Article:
The Info List - Mizraim

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Mizraim (Hebrew: מִצְרַיִם‬ / מִצְרָיִם‬, Modern Mitzráyim Tiberian Miṣrāyim / Miṣráyim ; cf. Arabic
مصر, Miṣr) (/mɪt͡srai:m/) is the Hebrew and Aramaic name for the land of Egypt, with the dual suffix -āyim, perhaps referring to the "two Egypts": Upper Egypt
and Lower Egypt. Neo-Babylonian texts use the term Mizraim for Egypt.[1] The name was for instance inscribed in the famous Ishtar Gate
Ishtar Gate
of Babylon.[citation needed] Ugaritic
inscriptions refer to Egypt
as Mṣrm,[2] in the Amarna tablets
Amarna tablets
it is called Misri,[3] and Assyrian records called Egypt
Mu-ṣur.[4] The Arabic
word for Egypt
is Miṣr (pronounced Maṣr in Egyptian colloquial Arabic), and Egypt's official name is Gumhuriyyat Miṣr al-‘Arabīyyah (the Arab Republic of Egypt). According to Genesis 10, Mizraim (a son of Ham) was the younger brother of Cush and elder brother of Phut
and Canaan, whose families together made up the Hamite branch of Noah's descendants. Mizraim's sons were Ludim, Anamim, Lehabim, Naphtuhim, Pathrusim, Casluhim (out of whom came Philistim), and Caphtorim.[5] According to Eusebius' Chronicon, Manetho had suggested that the great age of antiquity in which the later Egyptians boasted had actually preceded the flood, and that they were really descended from Mizraim, who settled there anew. A similar story is related by medieval Islamic historians such as Sibt ibn al-Jawzi, the Egyptian Ibn 'Abd al-Hakam, and the Persians al-Tabari and Muhammad Khwandamir, stating that the pyramids, etc. had been built by the wicked races before the deluge, but that Noah's descendant Mizraim (Masar or Mesr) was entrusted with reoccupying the region afterward. The Islamic accounts also make Masar the son of a Bansar or Beisar and grandson of Ham, rather than a direct son of Ham, and add that he lived to the age of 700. Some scholars think it likely that Mizraim is a dual form of the word Misr meaning "land", and was translated literally into Ancient Egyptian
Ancient Egyptian
as Ta-Wy (the Two Lands) by early pharaohs at Thebes, who later founded the Middle Kingdom. But according to George Syncellus, the Book of Sothis, supposedly by Manetho, had identified Mizraim with the legendary first Pharaoh Menes, said to have unified the Old Kingdom
Old Kingdom
and built Memphis. Mizraim also seems to correspond to Misor, said in Phoenician mythology to have been father of Taautus who was given Egypt, and later scholars noticed that this also recalls Menes, whose son or successor was said to be Athothis. In Judaism, Mitzrayim has been connected with the word meitzar (מיצר), meaning "sea strait", possibly alluding to narrow gulfs from both sides of Sinai Peninsula. It also can mean "boundaries, limits, restrictions" or "narrow place."[citation needed] However, author David Rohl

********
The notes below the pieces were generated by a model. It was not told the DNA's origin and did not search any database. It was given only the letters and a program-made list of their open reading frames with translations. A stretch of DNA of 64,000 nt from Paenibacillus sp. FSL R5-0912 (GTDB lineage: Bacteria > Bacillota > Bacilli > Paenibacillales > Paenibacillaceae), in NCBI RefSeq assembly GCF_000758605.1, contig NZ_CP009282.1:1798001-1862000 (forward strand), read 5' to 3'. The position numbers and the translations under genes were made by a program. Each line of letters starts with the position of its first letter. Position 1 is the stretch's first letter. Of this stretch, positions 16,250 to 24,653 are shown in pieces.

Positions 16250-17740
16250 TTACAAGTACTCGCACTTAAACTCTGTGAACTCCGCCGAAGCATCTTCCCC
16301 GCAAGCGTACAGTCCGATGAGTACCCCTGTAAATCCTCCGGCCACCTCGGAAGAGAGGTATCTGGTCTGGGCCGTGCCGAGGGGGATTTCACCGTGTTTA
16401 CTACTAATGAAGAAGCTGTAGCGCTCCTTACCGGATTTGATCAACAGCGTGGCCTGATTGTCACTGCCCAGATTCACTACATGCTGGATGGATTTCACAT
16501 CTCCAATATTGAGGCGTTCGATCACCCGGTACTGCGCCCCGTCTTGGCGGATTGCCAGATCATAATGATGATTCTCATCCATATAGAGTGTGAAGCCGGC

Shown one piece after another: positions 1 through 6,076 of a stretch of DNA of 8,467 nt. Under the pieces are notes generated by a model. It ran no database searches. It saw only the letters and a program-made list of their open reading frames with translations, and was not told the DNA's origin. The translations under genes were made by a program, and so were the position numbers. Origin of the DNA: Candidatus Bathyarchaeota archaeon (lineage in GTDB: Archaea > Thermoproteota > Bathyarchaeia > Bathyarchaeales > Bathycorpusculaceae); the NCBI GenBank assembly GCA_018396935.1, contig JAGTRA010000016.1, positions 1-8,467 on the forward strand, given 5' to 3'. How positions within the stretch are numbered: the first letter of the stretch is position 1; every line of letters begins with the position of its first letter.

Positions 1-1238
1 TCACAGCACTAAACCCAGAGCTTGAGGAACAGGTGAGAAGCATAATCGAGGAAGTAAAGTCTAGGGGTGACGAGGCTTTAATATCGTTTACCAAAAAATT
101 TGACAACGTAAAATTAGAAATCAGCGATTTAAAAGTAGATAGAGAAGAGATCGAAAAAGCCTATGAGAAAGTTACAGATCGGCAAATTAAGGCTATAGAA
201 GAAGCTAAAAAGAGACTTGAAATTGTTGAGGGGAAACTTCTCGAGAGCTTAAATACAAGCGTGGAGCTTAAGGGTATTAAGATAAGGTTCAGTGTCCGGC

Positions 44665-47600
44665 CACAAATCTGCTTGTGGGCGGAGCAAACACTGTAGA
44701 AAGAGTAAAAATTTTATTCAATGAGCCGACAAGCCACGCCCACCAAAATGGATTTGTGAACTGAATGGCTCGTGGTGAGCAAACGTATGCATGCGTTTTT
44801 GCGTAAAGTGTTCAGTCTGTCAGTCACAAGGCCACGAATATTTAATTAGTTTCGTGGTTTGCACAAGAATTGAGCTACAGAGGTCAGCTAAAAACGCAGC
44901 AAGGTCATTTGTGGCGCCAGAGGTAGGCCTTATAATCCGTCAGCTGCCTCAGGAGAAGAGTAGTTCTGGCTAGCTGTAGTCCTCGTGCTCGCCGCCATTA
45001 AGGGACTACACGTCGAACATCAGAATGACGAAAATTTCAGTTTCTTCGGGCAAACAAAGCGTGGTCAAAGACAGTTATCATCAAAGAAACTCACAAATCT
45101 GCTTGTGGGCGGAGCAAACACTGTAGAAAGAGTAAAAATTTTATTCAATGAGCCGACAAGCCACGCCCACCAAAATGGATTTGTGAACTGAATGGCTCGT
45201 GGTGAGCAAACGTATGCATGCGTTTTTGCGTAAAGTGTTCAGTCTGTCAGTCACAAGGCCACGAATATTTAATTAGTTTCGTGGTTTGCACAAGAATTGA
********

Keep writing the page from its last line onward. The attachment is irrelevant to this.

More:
David Rohl
has suggested a different interpretation: "Amongst the followers of Meskiagkasher (Sumerian ruler) was his younger 'brother'– in his own right a strong and charismatic leader of men. He is the head of the falcon tribe – the descendants of Horus the 'Far Distant'. The Bible calls this new Horus-king 'Mizraim' but this name is, in reality, no more than an epithet. It means 'follower of Asr' or 'Asar' (Egyptian Arabic
m-asr with the Egyptian preposition m 'from'). Mizraim is merely m-Izra with the majestic plural ending 'im'. Likewise, that other great Semitic-speaking people – the Assyrians – called the country of the pharaohs 'Musri' (m-Usri)." [6] References[edit]

^ Ciprut, J.V. (2009). Freedom: reassessments and rephrasings. MIT Press. ISBN 9780262033879. Retrieved 2015-09-13.  ^ Gregorio del Olmo Lete; Joaquín Sanmartín (12 February 2015). A Dictionary of the Ugaritic
Language in the Alphabetic Tradition (2 vols): Third Revised Edition. BRILL. pp. 580–581. ISBN 978-90-04-28865-2.  ^ Daniel I. Block (19 June 1998). The Book of Ezekiel, Chapters 25 48. Wm. B. Eerdmans Publishing. p. 166. ISBN 978-0-8028-2536-0.  ^ George Evans (1883). An Essay on Assyriology. Williams and Norgate : pub. by the Hibbert trustees. p. 49.  ^ Bullinger, 2000, p. 6. ^ Legend: Genesis of Civilisation Arrow Books Ltd, London, 1999, pp. 451–452


Brooks, Joshua William (1841), The history of the Hebrew nation: from its origin to the present time, R.B. Seeley and W. Burnside 

v t e

Descendants of Noah
in Genesis 10

and Semitic

Elam Ashur Arpachshad Lud Aram

Ham and Hamitic

Cush Mizraim Phut Canaan

and Japhetic

Gomer Magog Madai Javan T